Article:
our verse? What significance might we infer from this narrative choice?
How does Rabbi Weiss’ invocation of light as a call for activism “on behalf of
the oppressed” relate to the Book of Esther’s statement that, upon their rescue,
the Jews of the Persian Empire enjoyed “light and joy”?
Theme #2: “Going Up?”
“Surely, if you do right, there is uplift. But if you do not do right sin couches at
the door; its urge is toward you, yet you can be its master.” (Genesis 4:7)
“Man’s sin is in his failure to live what he is. Being the master of the earth, man
forgets that he is the servant of God.” (Rabbi Abraham Joshua Heschel)
“God tells Cain that even though his offering was brought with the wrong
intention, he will be forgiven. God loves you even after you’ve sinned. It’s not
too late. All you have to do is repent, begin to do good deeds, and then your
downcast face will become uplifted, and you will be purified. Undoubtedly,
repentance is difficult. ‘Sin couches at the door.’ But God bears testimony at the
very dawn of human history: ‘You can be its master.’” (Rabbi Shlomo Riskin)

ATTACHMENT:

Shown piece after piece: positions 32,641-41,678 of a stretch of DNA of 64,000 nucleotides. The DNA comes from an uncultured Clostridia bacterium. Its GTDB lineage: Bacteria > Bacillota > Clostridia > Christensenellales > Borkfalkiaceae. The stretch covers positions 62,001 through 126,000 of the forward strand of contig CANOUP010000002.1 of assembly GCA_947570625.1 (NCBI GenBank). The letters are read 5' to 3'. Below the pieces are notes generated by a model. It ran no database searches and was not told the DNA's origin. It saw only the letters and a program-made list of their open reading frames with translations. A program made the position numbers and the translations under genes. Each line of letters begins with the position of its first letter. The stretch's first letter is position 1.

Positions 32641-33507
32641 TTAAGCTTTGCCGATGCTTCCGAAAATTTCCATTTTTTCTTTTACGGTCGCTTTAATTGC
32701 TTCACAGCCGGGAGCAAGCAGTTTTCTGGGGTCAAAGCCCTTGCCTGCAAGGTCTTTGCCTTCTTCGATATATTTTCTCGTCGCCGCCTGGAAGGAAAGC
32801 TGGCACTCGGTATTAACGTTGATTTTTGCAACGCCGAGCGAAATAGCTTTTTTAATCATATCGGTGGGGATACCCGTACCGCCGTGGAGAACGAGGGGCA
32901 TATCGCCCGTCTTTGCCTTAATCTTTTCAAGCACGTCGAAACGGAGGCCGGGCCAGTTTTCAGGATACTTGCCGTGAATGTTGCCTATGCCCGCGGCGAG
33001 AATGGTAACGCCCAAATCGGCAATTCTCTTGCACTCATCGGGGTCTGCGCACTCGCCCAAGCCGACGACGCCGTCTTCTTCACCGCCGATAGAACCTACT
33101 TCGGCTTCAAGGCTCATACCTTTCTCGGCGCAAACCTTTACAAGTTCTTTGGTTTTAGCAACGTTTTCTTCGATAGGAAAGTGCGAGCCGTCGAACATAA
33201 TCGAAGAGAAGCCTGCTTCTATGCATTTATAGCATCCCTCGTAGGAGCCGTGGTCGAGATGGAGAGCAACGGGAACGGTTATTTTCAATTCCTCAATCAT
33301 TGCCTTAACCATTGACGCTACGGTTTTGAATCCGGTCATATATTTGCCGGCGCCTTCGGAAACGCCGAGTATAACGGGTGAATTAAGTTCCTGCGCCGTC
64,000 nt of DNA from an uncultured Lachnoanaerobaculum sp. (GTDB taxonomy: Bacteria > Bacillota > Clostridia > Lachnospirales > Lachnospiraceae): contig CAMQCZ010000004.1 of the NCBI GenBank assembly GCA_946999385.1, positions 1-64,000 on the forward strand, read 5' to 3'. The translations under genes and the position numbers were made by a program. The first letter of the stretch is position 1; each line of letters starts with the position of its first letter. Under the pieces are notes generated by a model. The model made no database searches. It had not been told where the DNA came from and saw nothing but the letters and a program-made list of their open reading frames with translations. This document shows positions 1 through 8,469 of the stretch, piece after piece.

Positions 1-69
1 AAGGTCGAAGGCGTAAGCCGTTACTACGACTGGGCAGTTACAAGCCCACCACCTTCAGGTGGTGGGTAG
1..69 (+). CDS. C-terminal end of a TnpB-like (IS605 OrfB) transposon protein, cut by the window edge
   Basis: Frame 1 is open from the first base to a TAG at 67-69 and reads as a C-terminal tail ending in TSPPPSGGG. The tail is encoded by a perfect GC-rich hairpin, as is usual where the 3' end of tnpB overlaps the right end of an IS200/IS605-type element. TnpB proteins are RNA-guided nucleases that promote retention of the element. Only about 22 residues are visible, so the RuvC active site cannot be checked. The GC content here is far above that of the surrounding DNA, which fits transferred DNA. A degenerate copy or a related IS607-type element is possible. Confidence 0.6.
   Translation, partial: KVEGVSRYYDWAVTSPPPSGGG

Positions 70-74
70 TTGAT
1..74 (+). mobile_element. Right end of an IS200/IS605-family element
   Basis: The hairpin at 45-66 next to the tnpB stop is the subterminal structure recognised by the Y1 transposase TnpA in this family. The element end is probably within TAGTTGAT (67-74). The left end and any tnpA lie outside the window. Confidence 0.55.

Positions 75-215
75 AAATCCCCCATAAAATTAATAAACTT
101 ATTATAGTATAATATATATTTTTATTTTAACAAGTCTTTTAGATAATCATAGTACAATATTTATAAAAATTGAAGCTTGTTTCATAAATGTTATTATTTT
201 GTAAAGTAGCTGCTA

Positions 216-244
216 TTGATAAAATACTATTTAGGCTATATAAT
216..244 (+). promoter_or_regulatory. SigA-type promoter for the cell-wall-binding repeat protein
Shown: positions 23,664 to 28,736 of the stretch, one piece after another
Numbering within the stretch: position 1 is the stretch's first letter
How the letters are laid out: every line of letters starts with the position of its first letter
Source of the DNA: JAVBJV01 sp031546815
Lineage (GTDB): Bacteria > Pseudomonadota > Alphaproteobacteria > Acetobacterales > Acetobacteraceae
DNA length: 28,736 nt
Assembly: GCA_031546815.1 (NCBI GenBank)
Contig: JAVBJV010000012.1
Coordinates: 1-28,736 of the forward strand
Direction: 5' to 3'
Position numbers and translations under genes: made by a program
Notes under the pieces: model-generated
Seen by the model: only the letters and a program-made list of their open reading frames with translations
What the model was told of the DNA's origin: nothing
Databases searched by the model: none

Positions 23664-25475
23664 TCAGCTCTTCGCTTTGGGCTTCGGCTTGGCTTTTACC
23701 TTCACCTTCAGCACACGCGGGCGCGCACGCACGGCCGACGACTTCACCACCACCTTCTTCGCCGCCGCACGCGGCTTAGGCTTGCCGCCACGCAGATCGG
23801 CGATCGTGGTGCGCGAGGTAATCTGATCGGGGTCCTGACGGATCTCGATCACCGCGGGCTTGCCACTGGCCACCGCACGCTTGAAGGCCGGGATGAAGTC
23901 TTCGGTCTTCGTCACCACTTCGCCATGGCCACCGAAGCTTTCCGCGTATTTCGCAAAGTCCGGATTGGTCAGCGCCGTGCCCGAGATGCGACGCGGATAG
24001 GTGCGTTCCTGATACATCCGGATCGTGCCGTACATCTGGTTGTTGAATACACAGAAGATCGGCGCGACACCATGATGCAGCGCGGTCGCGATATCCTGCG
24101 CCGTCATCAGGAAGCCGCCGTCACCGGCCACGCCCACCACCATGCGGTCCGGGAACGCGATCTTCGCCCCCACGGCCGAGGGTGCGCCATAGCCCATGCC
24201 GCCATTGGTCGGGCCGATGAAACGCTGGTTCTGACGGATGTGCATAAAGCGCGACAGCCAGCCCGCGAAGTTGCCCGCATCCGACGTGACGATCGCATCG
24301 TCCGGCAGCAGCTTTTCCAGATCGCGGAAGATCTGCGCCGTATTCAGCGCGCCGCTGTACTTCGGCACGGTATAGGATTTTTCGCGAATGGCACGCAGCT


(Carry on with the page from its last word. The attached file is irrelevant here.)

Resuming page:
“Ultimately, the only power to which man should aspire is that which he
exercises over himself.” (Elie Wiesel)
“Every conquering temptation represents a new fund of moral energy. Every
trial endured and weathered in the right spirit makes a soul nobler and stronger
than it was before.” (William Butler Yeats)
“I count him braver who overcomes his desires than him who conquers his
enemies; for the hardest victory is over self.” (Aristotle)
“The superior man understands what is right; the inferior man understands what
will sell.” (Confucius)
Questions for Discussion
Strange verses! Is it invariably true that doing the right thing results in uplift?
What might Confucius say about this? What is the nature of the uplift under
discussion in our verse?
What does it mean that sin “couches at the door”? Attributing an “urge” to sin
sounds dangerously dualistic. Is it more accurate to say that human beings’ urge
is toward sin? Why the phrasing in our verse?
“Mastering sin” also is a strange formulation. Perhaps it is more productive to